Optical Data Storage Could Light VOD

For cable operators knitting together video-on-demand systems these days, speed and capacity are front-and-center issues — particularly now that HDTV content is starting to enter the mix.

But while server vendors are seeing upgrades to the tried-and-true magnetic disk storage now humming in VOD systems, there may be another technology on the horizon that could one day shed better light on capacity and stream speed: Holographic data storage.

It sounds more like Star Trek
than cable tech, but holographic data storage research has been around for more than 20 years.

Compared to traditional hard drives — which coil data into tracks around the surface of a spinning magnetic disk — holographic data storage records two-dimensional "pages" of information within an optical storage material such as a crystal or a polymer disk.

The data can then be retrieved by shining a laser back through the material.

By changing the angle of the laser beam and the wavelength of the laser light, multiple pages of data can be stored throughout the entire storage material — not just on the surface, as with DVDs or magnetic disk systems.

Futuristic as they may be, holographic techniques do promise comparable or much-greater storage capacity, durability and faster data-retrieval rates that could be useful in VOD systems.

So while VOD-systems providers such as nCUBE Corp. are not actively developing holographic data systems, they are watching that technology.

"In terms of actually applying it directly to the systems we are deploying now — no, it is too far out for us to really say, 'Hey, there is a definite point at which we could see doing this,' " said Joe Matarese, nCUBE's chief technology officer. "But yes, this is something we are aware of, and something that is interesting."

On the storage side, holographic data development is focusing on two types — one is a polymer disk, while the other trades on solid crystals of iron-laced lithium niobate.

While the first-generation technologies are offering comparable storage capacity compared to many magnetic disk-based products, the crystal storage could potentially store a whopping 1 Terabyte — or 1 million megabytes — of information in a volume the size of a sugar cube.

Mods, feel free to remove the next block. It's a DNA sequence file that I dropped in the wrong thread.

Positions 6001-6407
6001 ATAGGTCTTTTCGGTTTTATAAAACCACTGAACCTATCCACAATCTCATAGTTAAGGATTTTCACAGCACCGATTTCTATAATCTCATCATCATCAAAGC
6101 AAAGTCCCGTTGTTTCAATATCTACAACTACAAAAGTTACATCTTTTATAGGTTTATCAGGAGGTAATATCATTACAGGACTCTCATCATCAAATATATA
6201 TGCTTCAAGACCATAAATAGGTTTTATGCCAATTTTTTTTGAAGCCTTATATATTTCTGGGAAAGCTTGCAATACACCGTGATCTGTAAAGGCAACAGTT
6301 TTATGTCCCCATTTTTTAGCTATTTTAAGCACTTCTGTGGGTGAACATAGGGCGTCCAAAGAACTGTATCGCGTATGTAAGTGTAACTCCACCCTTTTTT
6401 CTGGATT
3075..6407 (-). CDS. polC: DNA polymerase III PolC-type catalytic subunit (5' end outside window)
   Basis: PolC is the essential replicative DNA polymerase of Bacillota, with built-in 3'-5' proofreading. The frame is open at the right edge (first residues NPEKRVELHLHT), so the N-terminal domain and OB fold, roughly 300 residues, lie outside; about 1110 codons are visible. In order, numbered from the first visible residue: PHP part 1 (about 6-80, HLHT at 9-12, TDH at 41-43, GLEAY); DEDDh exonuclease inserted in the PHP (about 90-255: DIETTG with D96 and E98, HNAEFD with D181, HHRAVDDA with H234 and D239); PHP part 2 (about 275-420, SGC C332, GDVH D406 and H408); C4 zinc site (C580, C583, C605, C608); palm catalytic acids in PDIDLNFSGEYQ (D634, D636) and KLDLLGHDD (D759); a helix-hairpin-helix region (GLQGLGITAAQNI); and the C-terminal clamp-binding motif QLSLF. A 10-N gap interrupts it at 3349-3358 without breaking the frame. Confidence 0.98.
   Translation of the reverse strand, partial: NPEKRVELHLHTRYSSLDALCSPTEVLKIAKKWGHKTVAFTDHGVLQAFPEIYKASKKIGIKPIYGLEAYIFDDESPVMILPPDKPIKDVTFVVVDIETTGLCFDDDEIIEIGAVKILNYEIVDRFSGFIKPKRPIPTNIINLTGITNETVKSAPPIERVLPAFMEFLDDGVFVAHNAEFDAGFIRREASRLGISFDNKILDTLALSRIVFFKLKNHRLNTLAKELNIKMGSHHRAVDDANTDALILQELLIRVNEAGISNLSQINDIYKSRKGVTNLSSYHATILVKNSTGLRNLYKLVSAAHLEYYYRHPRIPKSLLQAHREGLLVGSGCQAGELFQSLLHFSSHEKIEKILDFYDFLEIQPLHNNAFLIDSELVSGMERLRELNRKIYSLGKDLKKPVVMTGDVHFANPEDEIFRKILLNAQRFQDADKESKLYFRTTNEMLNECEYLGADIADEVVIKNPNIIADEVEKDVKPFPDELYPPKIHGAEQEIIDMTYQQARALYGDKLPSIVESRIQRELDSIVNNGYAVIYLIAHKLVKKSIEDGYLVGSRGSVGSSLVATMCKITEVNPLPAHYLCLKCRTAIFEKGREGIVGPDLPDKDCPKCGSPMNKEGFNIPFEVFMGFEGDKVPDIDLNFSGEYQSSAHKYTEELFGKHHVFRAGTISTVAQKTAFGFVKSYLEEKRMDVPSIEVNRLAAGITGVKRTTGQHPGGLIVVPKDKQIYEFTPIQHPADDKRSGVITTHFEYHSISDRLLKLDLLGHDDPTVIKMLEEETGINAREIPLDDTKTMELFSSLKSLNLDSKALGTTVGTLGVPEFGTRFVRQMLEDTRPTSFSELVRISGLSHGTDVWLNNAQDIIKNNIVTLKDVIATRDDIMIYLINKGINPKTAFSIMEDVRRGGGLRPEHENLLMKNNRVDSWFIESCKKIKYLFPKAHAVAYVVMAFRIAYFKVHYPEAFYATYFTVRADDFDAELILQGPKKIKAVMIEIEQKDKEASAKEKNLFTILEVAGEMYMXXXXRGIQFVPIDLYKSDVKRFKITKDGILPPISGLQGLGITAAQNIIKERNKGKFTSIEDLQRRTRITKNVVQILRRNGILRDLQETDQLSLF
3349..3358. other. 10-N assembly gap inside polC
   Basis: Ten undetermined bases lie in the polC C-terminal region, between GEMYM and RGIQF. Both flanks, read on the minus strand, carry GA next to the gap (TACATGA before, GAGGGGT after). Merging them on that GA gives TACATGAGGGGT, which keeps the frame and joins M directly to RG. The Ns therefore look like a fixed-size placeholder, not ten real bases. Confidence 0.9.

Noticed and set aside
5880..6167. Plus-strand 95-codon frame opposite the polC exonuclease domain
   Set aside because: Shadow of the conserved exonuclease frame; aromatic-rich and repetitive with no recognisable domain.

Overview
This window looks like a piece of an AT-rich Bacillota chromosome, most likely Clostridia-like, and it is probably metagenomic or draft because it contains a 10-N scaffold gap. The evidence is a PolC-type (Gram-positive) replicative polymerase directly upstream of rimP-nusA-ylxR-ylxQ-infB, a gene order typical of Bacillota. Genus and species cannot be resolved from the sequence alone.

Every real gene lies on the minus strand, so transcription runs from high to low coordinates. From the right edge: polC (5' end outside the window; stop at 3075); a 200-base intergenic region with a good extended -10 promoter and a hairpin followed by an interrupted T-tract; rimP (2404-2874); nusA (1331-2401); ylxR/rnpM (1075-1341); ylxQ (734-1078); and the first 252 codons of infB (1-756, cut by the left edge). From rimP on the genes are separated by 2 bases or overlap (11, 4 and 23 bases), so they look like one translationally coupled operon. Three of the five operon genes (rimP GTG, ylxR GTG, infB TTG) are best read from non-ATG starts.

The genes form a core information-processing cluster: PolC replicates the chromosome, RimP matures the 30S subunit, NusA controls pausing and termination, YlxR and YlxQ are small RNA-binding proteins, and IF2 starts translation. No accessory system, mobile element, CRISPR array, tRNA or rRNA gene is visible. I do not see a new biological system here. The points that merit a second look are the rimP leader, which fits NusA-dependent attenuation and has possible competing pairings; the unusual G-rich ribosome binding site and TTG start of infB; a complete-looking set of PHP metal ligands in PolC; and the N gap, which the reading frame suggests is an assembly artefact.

One small company in the thick of the holographic storage hunt is InPhase Technologies, a Longmont, Colo., spin-off of Bell Laboratories.

InPhase's first generation product expected in 2005 will be a "write-once" storage system offering about 200 Gigabytes capacity on a 5.25-inch disk.

Rapid retrieval

That's roughly comparable to high-end magnetic video server disks, which top out at about 146 Megabytes on a 3.5-inch disk.

But it's in the data retrieval rate that the early holographic products will have the greatest advantage, according to Bill Wilson, InPhase's chief scientist.

"Because the information is stored not in a bit-wise fashion but a page-wise fashion, you have the potential for very, very high data rates," Wilson said. "Even in first-generation products you are going to see data rates that are going to be 20 to 50 Megabits per second for read and write."

InPhase is targeting its Tapestry data storage systems for video archiving among news and media services. While it isn't a focus for InPhase right now, VOD systems could see an application as a VOD central archive.

"Because it is random access, and because it is relatively high-speed, you can actually get information off of it fairly quickly," Wilson said. "If it takes me 20 minutes to search a tape to find Camille, I probably won't offer that as a title. But if I can go and find it in three or four seconds, it gives me a lot more flexibility in what I could offer in a video server."